I agree with Schonbergian that Baerenreiter's use of roman type to distinguish between original dynamics and suggested dynamics in normal italics in Mozart's Complete Works was unfortunate since Mozart's MS dynamics are cursive and the first editions imitated this with italics, which seems to have been standard at the time:
Mozart.jpeg
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although some publishers used roman style fonts:
Haydn .jpeg
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The evolution of modern music notation seems to have been heavily influenced by aesthetic considerations of that time, particularly in smoothing out and beautifying the elements as much as possible within the constraints of hand engraving to resemble the curved forms that one sees in nature. These forms also promote a flowing visual impression that aids comprehension.
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Anders Hedelin
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Re: Effect of Notation process on engraving rules

Post by Anders Hedelin »

At my age I'm quite happy with a bit of symbiosis, when most things in life are rather the opposite of being symbiotic.

As for changes or new features in music notation, I think it's easier to tell when an innovation is necessary - because you can't think of an alternative, or better, solution - than when it's unnecessary. The latter depends on repetition of practice, and on the strength of influence from musicians and genres. Only time will tell what remains.
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benwiggy
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Re: Effect of Notation process on engraving rules

Post by benwiggy »

I suppose that once a symbol becomes established, it's hard for it to change without good reason, whereas in the days when the symbol (or a particular form) is yet to be established, then it's fair game.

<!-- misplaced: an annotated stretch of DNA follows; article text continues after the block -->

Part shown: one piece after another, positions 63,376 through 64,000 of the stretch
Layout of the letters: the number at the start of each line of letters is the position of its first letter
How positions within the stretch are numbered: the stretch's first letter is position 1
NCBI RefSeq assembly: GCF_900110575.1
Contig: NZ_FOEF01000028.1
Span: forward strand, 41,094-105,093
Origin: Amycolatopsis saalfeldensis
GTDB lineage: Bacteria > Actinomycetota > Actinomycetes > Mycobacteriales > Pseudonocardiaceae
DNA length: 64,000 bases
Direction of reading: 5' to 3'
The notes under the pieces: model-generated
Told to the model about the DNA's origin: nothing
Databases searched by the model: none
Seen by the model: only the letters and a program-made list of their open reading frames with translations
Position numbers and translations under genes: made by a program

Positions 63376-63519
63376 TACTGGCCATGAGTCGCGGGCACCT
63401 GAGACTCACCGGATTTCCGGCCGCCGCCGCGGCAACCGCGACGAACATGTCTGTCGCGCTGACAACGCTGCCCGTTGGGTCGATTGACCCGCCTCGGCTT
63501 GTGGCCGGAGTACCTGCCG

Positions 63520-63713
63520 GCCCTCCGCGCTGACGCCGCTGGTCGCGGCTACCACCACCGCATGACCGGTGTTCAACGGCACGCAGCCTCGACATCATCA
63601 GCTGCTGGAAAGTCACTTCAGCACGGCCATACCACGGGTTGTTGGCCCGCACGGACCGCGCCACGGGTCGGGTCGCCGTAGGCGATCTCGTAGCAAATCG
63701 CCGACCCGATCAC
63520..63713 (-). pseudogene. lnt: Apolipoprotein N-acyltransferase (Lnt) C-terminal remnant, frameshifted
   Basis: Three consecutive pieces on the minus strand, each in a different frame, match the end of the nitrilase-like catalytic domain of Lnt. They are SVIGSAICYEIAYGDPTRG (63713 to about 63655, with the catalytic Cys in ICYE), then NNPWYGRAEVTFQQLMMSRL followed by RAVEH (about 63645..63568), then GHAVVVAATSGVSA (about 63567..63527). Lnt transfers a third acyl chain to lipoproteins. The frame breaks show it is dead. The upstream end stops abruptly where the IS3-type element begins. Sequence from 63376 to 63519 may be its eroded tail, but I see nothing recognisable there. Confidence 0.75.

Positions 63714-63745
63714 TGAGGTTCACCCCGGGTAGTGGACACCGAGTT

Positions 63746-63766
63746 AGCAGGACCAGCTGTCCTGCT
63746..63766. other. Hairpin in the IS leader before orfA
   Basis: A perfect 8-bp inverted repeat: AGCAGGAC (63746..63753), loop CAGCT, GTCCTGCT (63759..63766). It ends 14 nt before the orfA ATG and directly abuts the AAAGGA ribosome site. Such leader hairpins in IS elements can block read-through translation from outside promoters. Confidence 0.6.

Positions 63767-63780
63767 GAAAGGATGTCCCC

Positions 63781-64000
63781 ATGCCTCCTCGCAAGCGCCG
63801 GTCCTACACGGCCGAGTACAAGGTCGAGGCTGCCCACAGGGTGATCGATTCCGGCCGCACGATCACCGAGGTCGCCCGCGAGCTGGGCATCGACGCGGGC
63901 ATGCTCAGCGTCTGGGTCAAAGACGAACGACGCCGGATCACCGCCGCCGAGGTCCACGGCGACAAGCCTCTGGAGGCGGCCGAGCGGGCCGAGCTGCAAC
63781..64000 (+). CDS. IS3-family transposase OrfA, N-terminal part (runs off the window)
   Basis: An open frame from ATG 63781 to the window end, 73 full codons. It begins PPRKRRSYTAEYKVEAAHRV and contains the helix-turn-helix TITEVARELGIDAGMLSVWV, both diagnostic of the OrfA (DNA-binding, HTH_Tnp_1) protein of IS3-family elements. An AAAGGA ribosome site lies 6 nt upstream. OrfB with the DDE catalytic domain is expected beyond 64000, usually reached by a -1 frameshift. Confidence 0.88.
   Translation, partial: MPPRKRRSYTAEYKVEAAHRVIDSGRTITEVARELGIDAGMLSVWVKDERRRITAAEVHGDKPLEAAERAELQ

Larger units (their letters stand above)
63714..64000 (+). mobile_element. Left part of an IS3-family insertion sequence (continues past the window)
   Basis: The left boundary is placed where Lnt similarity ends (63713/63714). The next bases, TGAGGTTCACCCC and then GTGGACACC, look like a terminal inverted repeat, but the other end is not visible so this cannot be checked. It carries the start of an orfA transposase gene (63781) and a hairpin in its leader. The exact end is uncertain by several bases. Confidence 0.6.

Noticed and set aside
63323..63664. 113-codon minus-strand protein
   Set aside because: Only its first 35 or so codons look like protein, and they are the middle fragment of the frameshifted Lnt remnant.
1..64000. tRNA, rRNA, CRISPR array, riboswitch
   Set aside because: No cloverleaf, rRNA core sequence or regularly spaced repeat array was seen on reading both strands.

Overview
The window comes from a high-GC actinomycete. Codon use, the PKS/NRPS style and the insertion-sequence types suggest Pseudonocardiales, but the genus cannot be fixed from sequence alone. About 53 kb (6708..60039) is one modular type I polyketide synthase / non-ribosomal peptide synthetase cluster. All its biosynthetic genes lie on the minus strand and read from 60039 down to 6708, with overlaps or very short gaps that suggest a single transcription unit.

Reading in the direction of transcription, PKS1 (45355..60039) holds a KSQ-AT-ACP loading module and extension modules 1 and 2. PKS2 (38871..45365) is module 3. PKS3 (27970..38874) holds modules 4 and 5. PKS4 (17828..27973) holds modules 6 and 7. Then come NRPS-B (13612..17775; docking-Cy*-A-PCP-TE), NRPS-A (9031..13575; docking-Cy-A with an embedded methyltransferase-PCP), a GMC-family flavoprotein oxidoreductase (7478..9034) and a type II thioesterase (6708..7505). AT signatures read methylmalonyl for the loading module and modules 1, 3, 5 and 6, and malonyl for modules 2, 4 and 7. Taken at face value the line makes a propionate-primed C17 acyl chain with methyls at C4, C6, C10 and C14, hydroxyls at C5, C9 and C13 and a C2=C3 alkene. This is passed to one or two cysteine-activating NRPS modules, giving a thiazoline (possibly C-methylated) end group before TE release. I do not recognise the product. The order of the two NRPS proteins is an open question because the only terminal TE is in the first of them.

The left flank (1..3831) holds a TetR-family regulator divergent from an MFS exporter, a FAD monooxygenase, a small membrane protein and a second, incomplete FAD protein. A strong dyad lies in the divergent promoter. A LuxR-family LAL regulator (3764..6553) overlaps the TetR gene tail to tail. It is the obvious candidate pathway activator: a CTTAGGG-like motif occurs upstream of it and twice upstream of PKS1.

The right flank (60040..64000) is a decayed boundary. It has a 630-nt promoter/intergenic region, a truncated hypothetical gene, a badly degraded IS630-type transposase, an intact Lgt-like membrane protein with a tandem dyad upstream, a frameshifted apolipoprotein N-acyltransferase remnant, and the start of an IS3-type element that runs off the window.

But it's interesting how many symbols have 'thin and thick' aspects, originally from italic nibs.

Anders Hedelin
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Re: Effect of Notation process on engraving rules

Post by Anders Hedelin »

I think notation has changed with the digital technique, or rather with the programs using it - at least marginally.

One example is the 8va and 8vb symbols together with dashed, not dotted, extensions - something that I know John isn't that keen on. I have to confess I've adopted these myself, out of convenience no doubt. (I'm sorry - possibly I'll better myself when I've found out how to produce a truly dotted 'smart line' - with dotted hooks - in Finale.)

Another example is the excessive, and rigid (sometimes difficult to change) breaking of secondary beams for rests.

Etc.

Probably the strength of digital notation, so far, lies more in the exactness and clarity it may produce, than in any innovation of notation.
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hautbois baryton
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Re: Effect of Notation process on engraving rules

Post by hautbois baryton »

If anything, digital tools have allowed a lot of terrible, terrible engraving to proliferate.

The power is there for it to be great engraving, but that requires actual knowledge, skill, and experience; it's not enough for the software to be intelligent, the user has to have a few cells to rub together as well.
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Schonbergian
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Re: Effect of Notation process on engraving rules

Post by Schonbergian »

Also, digital tools seem to have been created by those programmers not particularly familiar with the reasoning behind many traditional engraving practices, which were then thrown out without any real justification. (See: Good contrast between elements, ottava lines, optical boldness of differently sized elements, not overly spacing out the music)